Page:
[Update 11/01/2011] An overview of this game was written at Listless Ink. Note that it contains spoilers.
Much has been discussed of the first game in the series since it was translated. Some reviewers have even gone out of their way to provide insights on the following four games, all as of yet untranslated. However, the sixth is rarely discussed outside of a CG link. I admit I don’t have much experience with it myself, but I couldn’t help but notice that no one else ever brings up its place in the series other than it’s a direct sequel to the first.
I’ve had a very slight suspicion that the reason the sixth game is overlooked is its timing. The fact that their story did not get a sequel first is probably why those who play the games in order don’t have the time left to write impressions by the time they got to it. Furthermore, whereas the other couples have an unusual factor or character type driving their relationship, Yuuna and Nanami have no such draw. There is a possibility that the decision to make the seventh game focus on a student-teacher relationship is just what the series needed to revitalize itself, and it couldn’t have come at a better time.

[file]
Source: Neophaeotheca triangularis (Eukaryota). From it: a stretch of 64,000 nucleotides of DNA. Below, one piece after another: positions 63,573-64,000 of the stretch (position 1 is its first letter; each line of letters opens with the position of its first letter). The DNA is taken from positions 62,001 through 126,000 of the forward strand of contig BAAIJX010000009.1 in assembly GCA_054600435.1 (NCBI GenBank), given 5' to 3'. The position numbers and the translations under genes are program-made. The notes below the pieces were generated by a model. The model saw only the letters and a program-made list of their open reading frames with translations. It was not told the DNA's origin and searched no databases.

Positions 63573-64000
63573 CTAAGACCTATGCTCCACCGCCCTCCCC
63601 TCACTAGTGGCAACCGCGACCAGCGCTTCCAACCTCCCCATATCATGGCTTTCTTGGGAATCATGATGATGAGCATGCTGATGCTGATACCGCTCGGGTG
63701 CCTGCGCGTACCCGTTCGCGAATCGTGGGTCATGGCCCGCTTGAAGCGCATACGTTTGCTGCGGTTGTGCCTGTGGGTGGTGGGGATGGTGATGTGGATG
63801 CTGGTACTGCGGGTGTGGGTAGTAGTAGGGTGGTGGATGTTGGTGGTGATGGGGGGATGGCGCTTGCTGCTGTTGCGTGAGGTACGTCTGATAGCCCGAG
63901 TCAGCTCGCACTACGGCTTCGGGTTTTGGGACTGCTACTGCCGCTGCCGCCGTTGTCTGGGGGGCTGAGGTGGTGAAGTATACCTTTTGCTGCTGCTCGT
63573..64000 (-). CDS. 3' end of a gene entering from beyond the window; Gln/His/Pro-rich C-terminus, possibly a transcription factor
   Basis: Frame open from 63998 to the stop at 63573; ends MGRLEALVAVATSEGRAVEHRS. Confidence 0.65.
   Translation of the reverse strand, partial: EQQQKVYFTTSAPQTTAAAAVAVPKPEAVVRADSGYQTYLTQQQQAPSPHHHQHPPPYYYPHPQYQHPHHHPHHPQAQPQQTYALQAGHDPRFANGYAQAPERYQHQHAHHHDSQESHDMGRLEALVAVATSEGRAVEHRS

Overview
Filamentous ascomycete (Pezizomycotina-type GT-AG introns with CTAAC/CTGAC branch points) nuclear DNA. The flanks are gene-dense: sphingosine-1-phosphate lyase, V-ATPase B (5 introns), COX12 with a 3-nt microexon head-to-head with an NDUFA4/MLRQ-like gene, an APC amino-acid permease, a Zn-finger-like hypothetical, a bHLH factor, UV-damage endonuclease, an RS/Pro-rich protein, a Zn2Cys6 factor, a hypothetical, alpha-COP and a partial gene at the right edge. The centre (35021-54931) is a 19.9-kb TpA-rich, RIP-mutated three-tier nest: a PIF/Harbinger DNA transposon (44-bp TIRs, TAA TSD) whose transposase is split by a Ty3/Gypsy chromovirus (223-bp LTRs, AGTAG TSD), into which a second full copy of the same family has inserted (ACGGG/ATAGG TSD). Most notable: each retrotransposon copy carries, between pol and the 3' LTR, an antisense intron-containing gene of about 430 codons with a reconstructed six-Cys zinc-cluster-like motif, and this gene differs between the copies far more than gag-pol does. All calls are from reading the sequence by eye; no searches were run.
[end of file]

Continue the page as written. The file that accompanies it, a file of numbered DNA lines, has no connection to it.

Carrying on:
It may seem that I’m implying that Fuguriya intended to respond to perceived staleness by bringing Runa and Takako’s story to the same level as the games, but the fresh change of pace brought about by them certainly helped more people notice the series and current fans to adjust expectations. The original story started in September 2007, well before its visual novel adaptation in December 2009, a full year after the release of the sixth game. I can’t guess how long this plan has been in formation or even if this was intended from the start. Erisu and Shizuku helped even more, albeit in a different way, even though–or perhaps because–they’re probably the safest couple of all as far as the age of consent goes. Third game notwithstanding, Fuguriya seems to treat all of their products with the same esteem, so it’s unfair to say that one game should be more controversial than the rest. That said, it’s even more unfortunate for the games between the first and last three. It’s been observed that the middle part of a trilogy is often the least discussed, and I’m seeing a similar effect here.
Then there’s Hanahira! All things considered, I’m genuinely concerned about its future. I hope that it’s lucky enough to have anywhere near the number of sequels its predecessor has. That should give us plenty of time to translate the games that came before it.